Background: With an aging population and public policies that limit accessible and affordable formal care services, informal caregivers, largely women, will continue bearing the overwhelming responsibility for home and long-term care services provision.
Objectives: This study examined gender differences among informal caregivers in caregiving activities, intensity, challenges, and coping strategies and assessed the differential effects of caregiving on their physical and emotional well-being.
Research design: Cross-sectional study conducted between May and September 1998.
Subjects: Telephone interviews were conducted with a randomly selected, nationally representative sample of 1002 informal caregivers.
Measures: Caregivers' sociodemographic, and physical and emotional health characteristics; caregiving type and intensity; formal care support; difficulty with care provision; unmet needs; coping strategies; and the care recipients' health and relationship with caregiver were examined between the genders using descriptive and multivariate analyses.
Results: Compared with men caregivers, women caregivers were significantly more likely to be 65 years of age or older, black, married, better educated, unemployed, and primary caregivers; provide more intensive and complex care; have difficulty with care provision and balancing caregiving with other family and employment responsibilities; suffer from poorer emotional health secondary to caregiving; and cope with caregiving responsibilities by forgoing respite participation and engaging in increased religious activities.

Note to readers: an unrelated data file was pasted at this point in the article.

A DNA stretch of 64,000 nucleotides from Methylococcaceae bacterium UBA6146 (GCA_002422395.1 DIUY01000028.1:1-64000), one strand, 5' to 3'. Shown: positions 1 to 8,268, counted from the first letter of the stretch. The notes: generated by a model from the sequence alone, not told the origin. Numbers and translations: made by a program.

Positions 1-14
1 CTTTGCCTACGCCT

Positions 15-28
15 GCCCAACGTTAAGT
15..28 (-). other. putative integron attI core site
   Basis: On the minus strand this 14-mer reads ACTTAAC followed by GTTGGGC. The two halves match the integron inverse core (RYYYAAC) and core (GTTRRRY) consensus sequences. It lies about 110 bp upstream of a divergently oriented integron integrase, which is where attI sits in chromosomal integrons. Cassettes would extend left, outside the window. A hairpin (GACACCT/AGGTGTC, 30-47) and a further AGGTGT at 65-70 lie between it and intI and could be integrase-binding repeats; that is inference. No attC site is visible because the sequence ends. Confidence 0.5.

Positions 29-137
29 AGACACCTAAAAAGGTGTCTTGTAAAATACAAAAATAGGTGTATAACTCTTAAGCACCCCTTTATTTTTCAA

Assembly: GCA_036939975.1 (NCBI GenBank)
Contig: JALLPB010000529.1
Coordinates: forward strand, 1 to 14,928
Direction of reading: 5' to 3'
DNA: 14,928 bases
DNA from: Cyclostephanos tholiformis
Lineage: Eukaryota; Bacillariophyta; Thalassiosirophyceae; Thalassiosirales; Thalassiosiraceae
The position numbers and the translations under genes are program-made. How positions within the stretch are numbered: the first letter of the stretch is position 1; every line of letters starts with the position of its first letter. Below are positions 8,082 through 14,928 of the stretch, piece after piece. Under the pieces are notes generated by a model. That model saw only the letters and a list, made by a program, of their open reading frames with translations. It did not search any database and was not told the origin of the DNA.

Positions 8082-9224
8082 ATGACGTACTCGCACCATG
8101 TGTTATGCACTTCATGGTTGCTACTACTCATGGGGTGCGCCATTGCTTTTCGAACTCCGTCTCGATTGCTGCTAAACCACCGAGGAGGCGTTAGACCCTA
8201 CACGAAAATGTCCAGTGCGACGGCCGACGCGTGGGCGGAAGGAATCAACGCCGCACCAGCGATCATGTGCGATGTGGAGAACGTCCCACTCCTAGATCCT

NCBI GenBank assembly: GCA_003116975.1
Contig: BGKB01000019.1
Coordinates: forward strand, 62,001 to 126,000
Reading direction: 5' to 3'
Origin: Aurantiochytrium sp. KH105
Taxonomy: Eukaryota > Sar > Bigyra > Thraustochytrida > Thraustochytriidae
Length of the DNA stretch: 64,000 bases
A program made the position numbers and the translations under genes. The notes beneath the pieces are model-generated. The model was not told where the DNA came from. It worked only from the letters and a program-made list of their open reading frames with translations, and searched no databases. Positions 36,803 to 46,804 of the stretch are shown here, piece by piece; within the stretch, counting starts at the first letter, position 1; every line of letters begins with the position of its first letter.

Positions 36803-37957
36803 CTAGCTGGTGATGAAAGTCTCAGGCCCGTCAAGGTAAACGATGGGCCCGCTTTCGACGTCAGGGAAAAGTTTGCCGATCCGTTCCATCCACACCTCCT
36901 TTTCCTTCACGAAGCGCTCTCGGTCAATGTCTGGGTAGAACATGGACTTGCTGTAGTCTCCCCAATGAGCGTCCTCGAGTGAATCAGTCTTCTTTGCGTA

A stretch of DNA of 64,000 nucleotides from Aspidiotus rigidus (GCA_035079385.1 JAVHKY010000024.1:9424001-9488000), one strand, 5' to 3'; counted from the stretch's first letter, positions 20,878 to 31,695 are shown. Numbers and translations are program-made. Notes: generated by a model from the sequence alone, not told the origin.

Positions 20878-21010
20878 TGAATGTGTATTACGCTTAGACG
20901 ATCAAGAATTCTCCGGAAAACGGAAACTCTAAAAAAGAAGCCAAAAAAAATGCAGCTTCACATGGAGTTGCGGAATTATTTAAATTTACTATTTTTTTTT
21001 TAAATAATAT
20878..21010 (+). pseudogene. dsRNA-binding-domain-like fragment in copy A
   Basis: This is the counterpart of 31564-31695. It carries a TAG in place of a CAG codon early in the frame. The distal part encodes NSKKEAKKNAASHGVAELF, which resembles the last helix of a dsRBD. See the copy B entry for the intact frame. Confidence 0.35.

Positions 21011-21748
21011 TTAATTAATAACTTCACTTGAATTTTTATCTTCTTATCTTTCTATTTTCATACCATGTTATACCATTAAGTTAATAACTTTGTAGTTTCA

Conclusions: Informal caregivers, particularly women, are under considerable stress to provide a large volume of care with little support from formal caregivers. Program planners, policy makers, and formal care providers must act together to provide accessible, affordable, and innovative support services and programs that reduce family caregiving strain.